Most people have fillings of one sort or another but today, because we are much more conscious of our smile, we can choose a natural-looking alternative – the composite or tooth-coloured filling.
A composite resin is a tooth-coloured plastic mixture filled with glass (silicon dioxide) first introduced in the 1960s. Originally only used for front teeth because of their softer nature, modern improvements to their composition make them generically suitable today.
Composite fillings are more difficult to place than silver fillings so may take your dentist 15-20 minutes longer to complete and because they are considered to be a cosmetic treatment, they are not available on the NHS and must be paid for.
Dental amalgam is the traditional silver-coloured filling we are all familiar with.
Whilst composite (tooth coloured) fillings are becoming more popular, amalgam fillings represent the most durable and long-lasting form of filling available (apart from gold fillings which are more expensive.)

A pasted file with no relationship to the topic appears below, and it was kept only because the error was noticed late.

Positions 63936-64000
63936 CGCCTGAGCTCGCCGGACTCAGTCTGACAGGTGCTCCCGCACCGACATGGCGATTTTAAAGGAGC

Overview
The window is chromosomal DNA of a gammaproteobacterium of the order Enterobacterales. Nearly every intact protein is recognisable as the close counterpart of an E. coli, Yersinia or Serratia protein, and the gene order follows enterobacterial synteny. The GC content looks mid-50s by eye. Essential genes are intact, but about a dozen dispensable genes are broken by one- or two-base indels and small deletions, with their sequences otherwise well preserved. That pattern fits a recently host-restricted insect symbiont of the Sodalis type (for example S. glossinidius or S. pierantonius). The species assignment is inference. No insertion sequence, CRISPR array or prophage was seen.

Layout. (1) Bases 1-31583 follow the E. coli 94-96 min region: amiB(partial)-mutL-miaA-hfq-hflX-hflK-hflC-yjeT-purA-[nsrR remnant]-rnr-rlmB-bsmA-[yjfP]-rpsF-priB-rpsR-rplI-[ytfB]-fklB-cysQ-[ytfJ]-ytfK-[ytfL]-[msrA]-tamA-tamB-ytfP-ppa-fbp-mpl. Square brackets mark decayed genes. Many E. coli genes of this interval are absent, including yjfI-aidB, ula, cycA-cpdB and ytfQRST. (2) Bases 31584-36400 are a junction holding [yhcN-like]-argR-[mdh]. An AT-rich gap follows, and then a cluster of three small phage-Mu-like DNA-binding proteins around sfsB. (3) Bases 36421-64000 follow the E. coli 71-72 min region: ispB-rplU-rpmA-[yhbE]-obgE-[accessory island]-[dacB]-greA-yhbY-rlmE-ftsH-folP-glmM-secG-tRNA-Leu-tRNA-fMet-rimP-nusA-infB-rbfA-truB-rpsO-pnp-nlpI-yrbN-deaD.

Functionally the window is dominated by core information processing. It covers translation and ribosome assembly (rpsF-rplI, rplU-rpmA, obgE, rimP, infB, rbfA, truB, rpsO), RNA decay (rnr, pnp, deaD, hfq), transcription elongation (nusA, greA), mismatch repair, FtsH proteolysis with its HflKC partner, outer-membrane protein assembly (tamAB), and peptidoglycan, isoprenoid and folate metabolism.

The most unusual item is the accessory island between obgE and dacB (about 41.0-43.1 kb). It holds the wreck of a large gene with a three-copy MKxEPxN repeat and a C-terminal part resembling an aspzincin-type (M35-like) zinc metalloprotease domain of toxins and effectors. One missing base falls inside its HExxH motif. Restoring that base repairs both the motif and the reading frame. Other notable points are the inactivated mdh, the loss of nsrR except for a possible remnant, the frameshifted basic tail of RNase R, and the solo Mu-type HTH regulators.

Amalgam fillings are the only type of filling provided through the NHS (if you meet the criteria under the NHS service) – composite fillings are considered to be ‘cosmetic’ and therefore must be paid for.
Under the NHS we provide white fillings on front teeth and silver fillings on back teeth.
You can if you would like to, you can speak to your dentist and they will discuss the charges as they will differ depending in the amount of surfaces the filling covers on the tooth.
Yes, but it should improve after a few days. If it doesn’t, then you can come back and see your dentist to further assess the tooth.
Yes, this is usually fine to do. You would need to be assessed fully by a dentist to discuss this.
This is normal to begin with as it will feel odd in your mouth as it’s new to you. However, if your mouth does not adjust and it doesn’t get better, you can come back and see your dentist for adjustments to be made.